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Polaroid Photos Sell High at Auction

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Photographs by Ansel Adams, Andy Warhol and Lucas Samaras were among those on the auction block this week, when iconic images from the Polaroid corporate collection sold for record prices.

The more than 1,000 photographs, by some of the world's most famous photographers, brought in a total of $12.5 million, well over the $10.7 million previously estimated by auction house Sotheby's in New York. Fourteen new artist records were set in the process.

Ansel Adams' "Clearing Winter Storm, Yosemite National Park," a huge black-and-white print of the park's rugged terrain sold for over $722,500, nearly doubling the expected sale. It was just one of 400 Polaroid and non-Polaroid prints on the block.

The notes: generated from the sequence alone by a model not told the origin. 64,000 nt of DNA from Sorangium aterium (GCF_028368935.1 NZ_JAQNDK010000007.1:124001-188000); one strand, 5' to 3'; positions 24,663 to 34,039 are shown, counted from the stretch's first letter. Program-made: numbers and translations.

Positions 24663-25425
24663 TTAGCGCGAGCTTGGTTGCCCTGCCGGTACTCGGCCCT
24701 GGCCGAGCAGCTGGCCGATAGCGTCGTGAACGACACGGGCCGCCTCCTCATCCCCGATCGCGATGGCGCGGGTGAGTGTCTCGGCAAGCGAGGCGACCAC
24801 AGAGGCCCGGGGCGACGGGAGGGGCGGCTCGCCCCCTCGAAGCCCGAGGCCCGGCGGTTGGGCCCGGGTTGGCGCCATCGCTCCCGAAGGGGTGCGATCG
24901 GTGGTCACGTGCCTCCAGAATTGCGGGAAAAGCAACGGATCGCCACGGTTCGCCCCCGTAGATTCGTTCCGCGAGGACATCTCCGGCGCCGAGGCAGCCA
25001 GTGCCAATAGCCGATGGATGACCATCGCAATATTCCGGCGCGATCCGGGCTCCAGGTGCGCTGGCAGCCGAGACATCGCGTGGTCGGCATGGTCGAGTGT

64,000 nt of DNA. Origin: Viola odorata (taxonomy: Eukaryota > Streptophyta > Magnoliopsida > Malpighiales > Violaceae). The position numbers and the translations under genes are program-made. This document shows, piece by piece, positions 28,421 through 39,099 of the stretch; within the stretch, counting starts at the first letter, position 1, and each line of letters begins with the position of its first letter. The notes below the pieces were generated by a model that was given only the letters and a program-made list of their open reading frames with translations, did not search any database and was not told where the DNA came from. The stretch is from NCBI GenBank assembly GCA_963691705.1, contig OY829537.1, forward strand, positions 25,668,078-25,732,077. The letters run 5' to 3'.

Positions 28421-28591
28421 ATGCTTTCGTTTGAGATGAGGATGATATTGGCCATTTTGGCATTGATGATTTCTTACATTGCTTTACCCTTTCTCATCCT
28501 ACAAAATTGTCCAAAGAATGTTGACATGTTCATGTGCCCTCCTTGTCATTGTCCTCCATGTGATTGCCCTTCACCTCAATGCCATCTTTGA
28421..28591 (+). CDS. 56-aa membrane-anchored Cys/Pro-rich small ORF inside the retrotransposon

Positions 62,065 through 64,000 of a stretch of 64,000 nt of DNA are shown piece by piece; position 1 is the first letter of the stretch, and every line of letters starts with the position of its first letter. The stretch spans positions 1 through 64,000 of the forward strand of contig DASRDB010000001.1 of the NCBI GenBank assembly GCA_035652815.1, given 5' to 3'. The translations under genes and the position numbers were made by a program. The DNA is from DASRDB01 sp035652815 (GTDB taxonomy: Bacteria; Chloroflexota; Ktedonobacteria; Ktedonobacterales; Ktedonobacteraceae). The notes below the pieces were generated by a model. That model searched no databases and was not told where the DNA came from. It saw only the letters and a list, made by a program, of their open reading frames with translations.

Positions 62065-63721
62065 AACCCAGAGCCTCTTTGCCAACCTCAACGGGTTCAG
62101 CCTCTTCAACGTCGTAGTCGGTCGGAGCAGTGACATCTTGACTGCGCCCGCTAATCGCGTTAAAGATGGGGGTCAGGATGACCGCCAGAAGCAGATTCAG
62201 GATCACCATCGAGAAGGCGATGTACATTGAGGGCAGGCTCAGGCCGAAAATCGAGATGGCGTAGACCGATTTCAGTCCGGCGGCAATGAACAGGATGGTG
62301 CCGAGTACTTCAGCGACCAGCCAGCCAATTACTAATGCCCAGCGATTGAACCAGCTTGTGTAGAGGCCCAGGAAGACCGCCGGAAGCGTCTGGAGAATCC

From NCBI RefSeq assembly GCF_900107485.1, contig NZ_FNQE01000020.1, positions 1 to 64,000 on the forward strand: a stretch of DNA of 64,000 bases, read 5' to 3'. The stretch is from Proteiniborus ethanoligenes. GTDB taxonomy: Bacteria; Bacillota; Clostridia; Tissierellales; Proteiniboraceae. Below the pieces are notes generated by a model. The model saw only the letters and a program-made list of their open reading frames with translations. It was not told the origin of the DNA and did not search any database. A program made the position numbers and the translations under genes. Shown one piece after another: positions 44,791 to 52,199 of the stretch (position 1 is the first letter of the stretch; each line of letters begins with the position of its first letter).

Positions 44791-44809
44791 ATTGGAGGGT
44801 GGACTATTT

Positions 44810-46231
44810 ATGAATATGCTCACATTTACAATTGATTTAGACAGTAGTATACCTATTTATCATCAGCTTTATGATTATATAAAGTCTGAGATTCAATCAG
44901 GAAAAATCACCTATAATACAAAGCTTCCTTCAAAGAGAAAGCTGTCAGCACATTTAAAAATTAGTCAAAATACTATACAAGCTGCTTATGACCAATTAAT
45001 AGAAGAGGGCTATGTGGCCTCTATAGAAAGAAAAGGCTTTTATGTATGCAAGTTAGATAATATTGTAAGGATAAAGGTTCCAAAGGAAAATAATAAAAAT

The collection holds the largest and best works of Ansel Adams, who was hired as a consultant by Erwin H. Land, the inventor of the Polaroid camera. The camera came on the market in 1948.

Lucas Samaras, an experimental artist who began working with colored emulsion dyes on Polaroid film in 1969--a process that became known as photo-transformations--also broke a record for the sale of his "Ultra-Large (Hands)." The mural-size color print was taken with a 40-by-80 inch Polaroid camera, which required the assistance of several technicians, according to a report by the Associated Press.

Works by Andy Warhol, Chuck Close, Robert Rauschenberg and David Hockney also sold for four or more times their pre-sale estimates.

The 1,000 photographs in the auction stemmed from the vast 16,000-image Polaroid collection, on sale by PBE Corporation, formerly Polaroid Corp., to help pay off creditors. The company become a victim of a $3.7 billion Ponzi scheme in 2005, and set up the auction as part of its bankruptcy proceedings.